By Molly Snyder Senior Writer Published Feb 28, 2015 at 11:04 AM

Ninety-two years ago, Mary Jane Riffel was born in Milwaukee.

She was raised in the Third Ward by Italian parents – her father, who was from Palermo, and her mother also grew up in the Third Ward. The family resided on Marshall Street and Riffel, who graduated from Lincoln High School, continued to live there until she was 20 years old and married her high school sweetheart.

Soon after getting married in the early 1940s, the couple moved to Austin, Texas, while her husband was stationed at Bergstrom Air Force Base.

"We landed in Texas with no money except what we received as wedding gifts," says Riffel.

When Riffel’s husband was transferred overseas – World War II was going on at the time – she moved back to Wisconsin to live with her parents who had relocated to Frederick Avenue on Milwaukee’s East Side.

She lived in her parents' house there for two years and during that time, like many women during the war, worked in a factory. One day, shortly after she took an IQ test at work, her boss asked her to report to his office over the loud speaker.

"Everyone thought I was getting fired," say Riffel.

Instead, the boss told her she had scored very high on the test and that she was going to be transferred to a more challenging position.

"He gave me a timekeeper’s job but you know what? It paid less than my factory job," says Riffel.

Despite the cut in pay, Riffel earned something far greater during this period of her life. She recognized her intelligence and the inequalities in the workplace for women. Both of these realizations would take her far in the future.

Around 1945, Riffel’s husband returned from the war, and the couple bought a duplex on Cramer Street for $8,900. However, she quickly realized he was not the same person.

"I didn’t know my husband anymore," says Riffel. ""Before he left for the war, there wasn’t any drinking or smoking, but now I had a husband who was coming home in the middle of the night."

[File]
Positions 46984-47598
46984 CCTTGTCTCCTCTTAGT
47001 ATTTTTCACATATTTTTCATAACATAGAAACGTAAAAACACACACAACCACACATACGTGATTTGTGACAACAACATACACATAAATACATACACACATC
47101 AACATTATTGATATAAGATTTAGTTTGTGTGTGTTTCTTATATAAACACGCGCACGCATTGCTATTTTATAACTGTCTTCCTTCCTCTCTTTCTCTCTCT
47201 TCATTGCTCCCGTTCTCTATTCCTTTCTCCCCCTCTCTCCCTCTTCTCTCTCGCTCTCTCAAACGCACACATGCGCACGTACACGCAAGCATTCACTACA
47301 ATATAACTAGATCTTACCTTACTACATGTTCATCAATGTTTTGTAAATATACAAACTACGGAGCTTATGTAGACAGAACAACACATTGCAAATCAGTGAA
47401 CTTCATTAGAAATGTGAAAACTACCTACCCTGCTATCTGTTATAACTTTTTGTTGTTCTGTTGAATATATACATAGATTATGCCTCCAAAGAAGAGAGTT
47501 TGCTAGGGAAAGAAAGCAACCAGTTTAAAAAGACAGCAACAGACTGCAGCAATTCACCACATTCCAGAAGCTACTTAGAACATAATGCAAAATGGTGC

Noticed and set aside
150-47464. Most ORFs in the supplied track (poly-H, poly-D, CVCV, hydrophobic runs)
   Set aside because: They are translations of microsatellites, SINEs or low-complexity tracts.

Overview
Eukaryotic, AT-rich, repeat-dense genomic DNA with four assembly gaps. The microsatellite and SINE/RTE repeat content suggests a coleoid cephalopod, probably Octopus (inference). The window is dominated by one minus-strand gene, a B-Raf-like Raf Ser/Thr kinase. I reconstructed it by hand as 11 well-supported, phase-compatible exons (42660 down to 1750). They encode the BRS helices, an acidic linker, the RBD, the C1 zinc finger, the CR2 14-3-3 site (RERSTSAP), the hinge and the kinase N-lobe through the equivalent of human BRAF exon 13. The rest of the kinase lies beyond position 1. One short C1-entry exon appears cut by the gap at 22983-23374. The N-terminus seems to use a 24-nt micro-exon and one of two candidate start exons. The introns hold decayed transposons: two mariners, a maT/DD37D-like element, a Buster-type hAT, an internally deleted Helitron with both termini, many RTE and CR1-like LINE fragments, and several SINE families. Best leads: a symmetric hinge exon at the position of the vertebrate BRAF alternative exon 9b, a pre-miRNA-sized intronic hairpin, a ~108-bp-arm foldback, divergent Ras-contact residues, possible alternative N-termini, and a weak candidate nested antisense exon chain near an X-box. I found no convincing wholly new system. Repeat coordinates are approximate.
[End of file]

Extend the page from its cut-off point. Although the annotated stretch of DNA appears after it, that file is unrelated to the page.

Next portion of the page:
Riffel thought about divorcing him at the time, but then she got pregnant and delivered a son, Ricky, in 1948. Meanwhile, her husband continued to struggle. 

Riffel says her Catholic family begged her not to end her marriage. Her mother told her that he would eventually return to his old self, but Riffel knew that wasn’t true. She filed for divorce in 1951.

"I became a disgrace to my family," she says.

However, Riffel's parents eventually came around – in part because they were crazy in love with their grandson – and helped Riffel get on her feet. She remained in the Cramer Street duplex for a while and typed envelopes for businesses while the baby napped and put a sign in her yard advertising her alteration skills.

"I was quite a good sewer. You could come to me with a skirt and I’d hem it for a dollar," she says. "Doing these odd jobs allowed me to be with my son morning, noon and night. And my mother helped a lot then. I know she’s looking down on me right now, wanting credit, and she deserves it."

Riffel attended and graduated with secretarial skills from the now-defunct Business Institute on North Water Street. She then took a job in Butler for $65 a week.

"I had this brainy idea from the movies that I was going to be one of those well-dressed secretaries, but I was bored sick," she says.

Riffel considered selling her duplex and invited a real estate agent to appraise it. She decided not to sell the place at the time, but started dating the agent.

"One day, we were driving in his big Cadillac and he told me how much money he made and I asked him if he thought I could sell real estate," she says. "You know how men are – he said, ‘Honey, you could sell anything.’"

Riffel got her real estate license and went to work at Sun Realty in Downtown Milwaukee. At the time, there were 18 people in the office and only one other woman.